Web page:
At the end of a Premier League season, you often see fans debating about the winner’s place among the pantheon of the greatest teams. Manchester City, the current champions, merit a mention, although many rate Liverpool’s team of the 2019 - 2020 season in higher esteem. Arsenal’s ‘invincibles’ of the 2003/04 season male a claim on being the greatest, given they were the only team to finish a campaign unbeaten in Premier League history. Several of Alex Ferguson’s 13 title-winning Manchester United teams are also argued among the best, particularly the legendary Treble winners of 1998 - 1999.
All of this is, of course, put through the lens of subjectivity and must be viewed through the context of time. Athletes tend to get faster, fitter, and stronger over time, and you would imagine current Premier League teams would demolish the great sides of the 1990s. But that United team from the 1998 - 1999 season had one thing going for it that, this writer at least believes, should go beyond subjective opinion – the greatest midfield of the Premier League era.
First, a quick bit of the context and history. The Manchester United team of 1998 - 1999 won the Premier League, Champions League, and FA Cup. A unique treble that has never been done by an English team before. Guided by Sir Alex Ferguson, the team became famous for its desire and belief, scoring late goals and having a never-say-die attitude that became characteristic of the Ferguson era.
Class of ’92 worth watching
The team also has to be understood in the context of the Class of ’92, the players who came through United’s youth system to become global stars. The Treble was their zenith. If you haven’t watched the Class of ’92 documentary, you really should. It didn’t quite make this list of the top 100 sports movies of all time, but it’s certainly worth a watch for insight on Ferguson and United’s history. It also boasts a 100% score on Rotten Tomatoes, so the critics like it.
Nevertheless, three of the Class of ’92 made up United’s midfield – Ryan Giggs, David Beckham, and Paul Scholes. The 4th man was the captain, the combative Irishman, Roy Keane. United had other excellent players – Peter Schmeichel, Jaap Stam, Dwight Yorke, and Teddy Sheringham. But the quartet in midfield was special.
Giggs has the all-time record appearances for Manchester United, playing almost 1000 games for the club from 1991-2014. Back in the Treble-winning season, he was a super-fast left-winger who could glide past defenders with ease. His FA Cup Semi-Final goal in the 1998-99 season is considered one of the greatest of all time – on a par with Maradona in the 1986 World Cup.
As Giggs marauded down the left-hand side of the pitch, David Beckham patrolled the right. He did not have the pace or trickery of Giggs, but he was the finest crosser of the ball in world football and a free-kick specialist. Beckham was becoming a global star at the time, but he never failed to put in the hard work on the pitch.
Perhaps the most underrated player in modern football history (in terms of global recognition), Paul Scholes, the diminutive dynamo, has become a United legend. Like Giggs, he spent his entire career at the club. He played in the center of midfield but more advanced than Roy Keane. He had a ferocious shot and was one of the best passers in the game.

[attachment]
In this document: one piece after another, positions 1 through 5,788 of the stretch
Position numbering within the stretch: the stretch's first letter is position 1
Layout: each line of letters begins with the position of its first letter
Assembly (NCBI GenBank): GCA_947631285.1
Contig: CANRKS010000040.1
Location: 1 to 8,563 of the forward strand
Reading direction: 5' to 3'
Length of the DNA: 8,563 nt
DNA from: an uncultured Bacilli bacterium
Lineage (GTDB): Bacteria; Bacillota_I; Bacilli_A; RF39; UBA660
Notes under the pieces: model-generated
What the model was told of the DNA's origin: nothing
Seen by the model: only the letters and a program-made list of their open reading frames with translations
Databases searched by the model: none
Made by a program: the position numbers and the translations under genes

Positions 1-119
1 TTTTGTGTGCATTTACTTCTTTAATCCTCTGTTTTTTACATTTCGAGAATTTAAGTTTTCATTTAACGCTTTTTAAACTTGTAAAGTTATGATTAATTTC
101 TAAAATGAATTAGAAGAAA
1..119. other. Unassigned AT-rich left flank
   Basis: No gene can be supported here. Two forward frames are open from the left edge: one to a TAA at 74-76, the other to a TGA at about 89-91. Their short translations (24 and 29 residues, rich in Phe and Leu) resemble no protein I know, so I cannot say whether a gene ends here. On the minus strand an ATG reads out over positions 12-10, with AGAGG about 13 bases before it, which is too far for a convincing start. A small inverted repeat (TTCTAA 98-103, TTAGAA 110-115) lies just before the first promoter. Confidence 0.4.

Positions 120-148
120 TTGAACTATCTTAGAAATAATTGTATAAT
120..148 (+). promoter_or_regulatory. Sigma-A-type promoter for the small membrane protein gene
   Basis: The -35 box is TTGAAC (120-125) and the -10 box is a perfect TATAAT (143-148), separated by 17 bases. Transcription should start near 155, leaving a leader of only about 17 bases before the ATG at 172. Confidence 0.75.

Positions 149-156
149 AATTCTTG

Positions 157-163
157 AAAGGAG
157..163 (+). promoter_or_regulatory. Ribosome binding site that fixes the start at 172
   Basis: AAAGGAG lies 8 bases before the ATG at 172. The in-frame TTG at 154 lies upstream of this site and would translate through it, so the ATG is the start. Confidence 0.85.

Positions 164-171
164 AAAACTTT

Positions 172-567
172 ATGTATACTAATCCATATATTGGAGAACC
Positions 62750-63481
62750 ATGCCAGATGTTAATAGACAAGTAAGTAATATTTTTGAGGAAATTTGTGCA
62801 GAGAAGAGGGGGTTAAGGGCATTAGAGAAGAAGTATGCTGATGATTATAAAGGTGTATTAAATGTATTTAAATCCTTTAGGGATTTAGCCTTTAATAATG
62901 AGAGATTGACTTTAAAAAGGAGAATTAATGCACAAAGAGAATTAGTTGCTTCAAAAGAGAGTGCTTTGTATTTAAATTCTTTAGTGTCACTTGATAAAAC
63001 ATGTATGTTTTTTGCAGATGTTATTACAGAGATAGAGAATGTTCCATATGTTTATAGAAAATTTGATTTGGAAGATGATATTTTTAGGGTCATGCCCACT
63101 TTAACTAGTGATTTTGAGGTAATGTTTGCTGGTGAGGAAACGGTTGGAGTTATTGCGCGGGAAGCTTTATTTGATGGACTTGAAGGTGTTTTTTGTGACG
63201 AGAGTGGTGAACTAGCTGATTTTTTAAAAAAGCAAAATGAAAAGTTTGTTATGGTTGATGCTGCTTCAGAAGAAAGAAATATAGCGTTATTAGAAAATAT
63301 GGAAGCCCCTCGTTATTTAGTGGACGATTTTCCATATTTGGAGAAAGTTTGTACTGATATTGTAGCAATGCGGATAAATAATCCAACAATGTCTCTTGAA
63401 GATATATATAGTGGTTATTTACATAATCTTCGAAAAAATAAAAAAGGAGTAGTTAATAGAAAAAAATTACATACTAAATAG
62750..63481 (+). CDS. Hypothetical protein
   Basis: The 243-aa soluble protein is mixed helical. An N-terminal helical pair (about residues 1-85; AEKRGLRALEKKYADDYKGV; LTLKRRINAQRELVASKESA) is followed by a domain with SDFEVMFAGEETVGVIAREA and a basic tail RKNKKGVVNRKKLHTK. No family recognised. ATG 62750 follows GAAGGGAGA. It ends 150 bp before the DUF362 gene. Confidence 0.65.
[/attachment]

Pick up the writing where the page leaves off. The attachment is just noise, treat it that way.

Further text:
The captain and the heartbeat of the side. He was a classic box-to-box midfielder (a role that does not really exist today), covering every blade of grass to launch attacks or win tackles for his team. Keane was known as an incredible competitor and leader. He often did the ‘dirty work’ for the team, but he was able to chip in with a goal on occasion.
As you can see by the descriptions of the players above, they were all very different. Not just in their positions and skillsets, but personalities too. The hard-as-nails Keane would be terrorizing opponents – and teammates. Giggs, the wing wizard, would be wowing the fans. Beckham, cool-as-ice, would nonchalantly send 50-yard crosses within an inch of where he wanted the ball to be. And Scholes, the quiet man, barely celebrating when he unleashed a 30-yard thunderbolt into the back of the net. That balance was so important to this team—four men who each had amazing individual attributes, all contrasting and complementing one another.
But let’s sum them up. Roy Keane was recently named the best Premier League midfielder of all time. On the same list, Scholes came in at No.5, but he tops other lists. Giggs, meanwhile, was voted the Premier League’s greatest ever player on its 20-year anniversary. The only player not to top some of these lists is Beckham. But it’s worth remembering that Beckham left United went he was at his peak, going on to have success with Real Madrid.
Some might argue that there have been better midfielders than United’s late 90s heroes, and everyone is entitled to their opinion. The game has changed, of course, and managers rarely play with the 4-4-2 line-up that allowed United’s fab four to shine. But if you can name a more balanced quartet, we would like to hear it.
Sports Team History takes a look at the history and the logo history of each and every professional sports team to have ever existed from the MLB, MLS, NBA, NCAA, NFL, NHL, Premier League, WNBA, XFL, ABA, AAF or USFL.
Our partner site is Sports Logo History which is a community of sports logo enthusiasts who enjoys the history of each team’s logo history. In addition, we have added Sports News History to our sports history websites. 24/7 non-stop sports news that's worth knowing.